|With the end of Series 6.1 comes a time for reflection… and what better way to genuflect than with two of the members of Tachyon TV, Neil Perryman and John Williams? Fresh off “A Good Man Goes to War,” the houses of Tachyon and Skaro offered their (somewhat surprisingly) sunny and pleasant feelings towards the last batch of Who stories we’ll see until the fall, as well as digressing about Neil’s ongoing Adventures With the Wife in Space blog (read by none other than Doctor Who production team head Steven Moffat, amongst others) and other matters of import. A small note; the Tachyon TV segment was recorded before fan controversy erupted for the umpteenth time over next year’s schedule of shows, so that issue was (thankfully) never raised amongst the good feelings and bonhomie.|
– Skaro Shop…North America!
For your “inforMAtion”…
Terry Pratchett is on medication that controls the onset of Alzheimer’s. He still continues to write (via dictation or speech recognition software), so he’s not quite out the door. He’s a proponent for assisted suicide, choosing that over letting his body and mind deteriorate.
As for writing for Who, according to the column he did in SFX, he finds it entertaining but thinks most of the storylines are ludicrous and that the Doctor resembles a god. Given the possible new direction the series is going, that grumble may be concerned.
You should try his books. They’re quite funny and engaging.
Punchdrunk are one of the most remarkable theatre companies at work anywhere in the world today.
They don’t perform in theatres. A Punchdrunk show will take place in a vacant office building or a disused warehouse – any large empty space, which the company then fills with a huge, elaborate, 360-degree stage set, that goes on endlessly for room after room after room.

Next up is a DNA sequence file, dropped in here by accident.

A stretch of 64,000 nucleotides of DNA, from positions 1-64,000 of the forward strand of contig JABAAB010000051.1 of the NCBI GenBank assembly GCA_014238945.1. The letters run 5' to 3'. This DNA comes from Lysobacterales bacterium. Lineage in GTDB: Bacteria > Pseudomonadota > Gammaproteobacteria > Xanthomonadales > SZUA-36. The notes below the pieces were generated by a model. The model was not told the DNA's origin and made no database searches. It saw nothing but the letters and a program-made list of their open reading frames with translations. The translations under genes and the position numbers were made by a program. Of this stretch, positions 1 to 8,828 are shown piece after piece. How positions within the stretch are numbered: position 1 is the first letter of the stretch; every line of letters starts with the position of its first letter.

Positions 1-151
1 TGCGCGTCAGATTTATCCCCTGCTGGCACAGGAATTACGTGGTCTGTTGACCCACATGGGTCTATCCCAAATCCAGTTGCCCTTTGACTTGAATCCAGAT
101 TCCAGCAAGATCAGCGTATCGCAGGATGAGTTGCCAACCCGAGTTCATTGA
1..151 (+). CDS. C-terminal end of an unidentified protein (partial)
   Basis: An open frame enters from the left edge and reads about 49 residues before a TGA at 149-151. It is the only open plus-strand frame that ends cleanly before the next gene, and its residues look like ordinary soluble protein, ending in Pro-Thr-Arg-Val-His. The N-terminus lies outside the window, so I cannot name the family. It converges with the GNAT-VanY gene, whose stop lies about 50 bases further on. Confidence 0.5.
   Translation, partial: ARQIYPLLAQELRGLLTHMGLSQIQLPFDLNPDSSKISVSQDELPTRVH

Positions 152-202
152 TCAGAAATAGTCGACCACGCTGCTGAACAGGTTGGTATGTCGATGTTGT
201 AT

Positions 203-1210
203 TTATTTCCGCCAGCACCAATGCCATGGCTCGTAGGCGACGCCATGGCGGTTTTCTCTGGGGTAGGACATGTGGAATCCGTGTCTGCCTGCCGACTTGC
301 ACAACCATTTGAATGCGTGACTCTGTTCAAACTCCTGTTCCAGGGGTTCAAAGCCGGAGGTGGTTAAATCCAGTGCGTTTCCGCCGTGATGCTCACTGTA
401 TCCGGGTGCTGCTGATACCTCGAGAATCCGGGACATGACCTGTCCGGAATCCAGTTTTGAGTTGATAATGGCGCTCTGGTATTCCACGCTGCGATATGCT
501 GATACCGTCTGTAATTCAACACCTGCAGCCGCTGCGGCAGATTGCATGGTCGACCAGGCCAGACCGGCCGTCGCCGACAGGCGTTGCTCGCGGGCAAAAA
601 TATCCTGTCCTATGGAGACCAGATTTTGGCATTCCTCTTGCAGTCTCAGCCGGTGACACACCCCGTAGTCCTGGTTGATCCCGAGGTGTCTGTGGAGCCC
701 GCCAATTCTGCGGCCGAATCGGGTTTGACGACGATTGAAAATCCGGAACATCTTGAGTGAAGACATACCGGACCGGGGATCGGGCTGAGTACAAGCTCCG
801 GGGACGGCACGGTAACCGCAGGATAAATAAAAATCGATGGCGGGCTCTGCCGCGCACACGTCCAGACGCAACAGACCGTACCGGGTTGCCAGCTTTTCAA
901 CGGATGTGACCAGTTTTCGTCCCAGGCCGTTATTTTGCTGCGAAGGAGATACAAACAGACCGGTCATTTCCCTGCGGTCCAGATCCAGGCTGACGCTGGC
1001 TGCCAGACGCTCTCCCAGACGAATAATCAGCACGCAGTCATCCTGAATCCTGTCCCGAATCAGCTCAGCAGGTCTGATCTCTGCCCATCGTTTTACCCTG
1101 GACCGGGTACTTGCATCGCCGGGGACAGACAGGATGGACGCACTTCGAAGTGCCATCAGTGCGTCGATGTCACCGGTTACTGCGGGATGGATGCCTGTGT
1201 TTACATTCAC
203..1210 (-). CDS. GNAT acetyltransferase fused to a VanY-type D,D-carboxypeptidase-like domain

The audience enters in small groups of maybe ten at a time, moves through the environment and interacts one-on-one with the actors, becoming a part of the show. In some ways the experience is like taking part in a real life video game.
Punchdrunk recently produced a show in New York, “Sleep No More”. This New York Times review gives a sense of the sort of work they do:
I saw “It Felt Like A Kiss”, the show they created for 2009’s Manchester Festival. The show was about the cold war, and took place in an empty office building in the centre of Manchester. Over the course of three hours, I explored half a dozen floors of amazing environments, travelling through 50s suburban homes, US government offices, CIA torture chambers. I was experimented upon by white coated scientists, and chased down a corridor in the dark by a maniac wielding a chainshaw, ending up in a post-apocalyptic world of junk and broken furniture. It was genuinely the most astonishing thing I’ve ever seen or taken part in.
The prospect of a Punchdrunk Doctor Who show… it’s so exciting I can barely contain myself! And while I’ve bought a ticket for our 12 year old, frustratingly I won’t be able to see it myself, as she’s too old to bring a parent with her…
I like your ideas about the season but I have an issue with the complaints about the ending to The Rebel Flesh.
You guys keep saying that his disintegrating of the flesh Amy was out of character for what he was doing the entire episode. I think the main difference is that that flesh Amy is still attached to the real Amy. I know that the flesh has memories but I just feel like if he wants to get to Amy he needs to destroy the link which unfortunately means destroying the flesh.
But seriously you guys are awesome. Love the insights.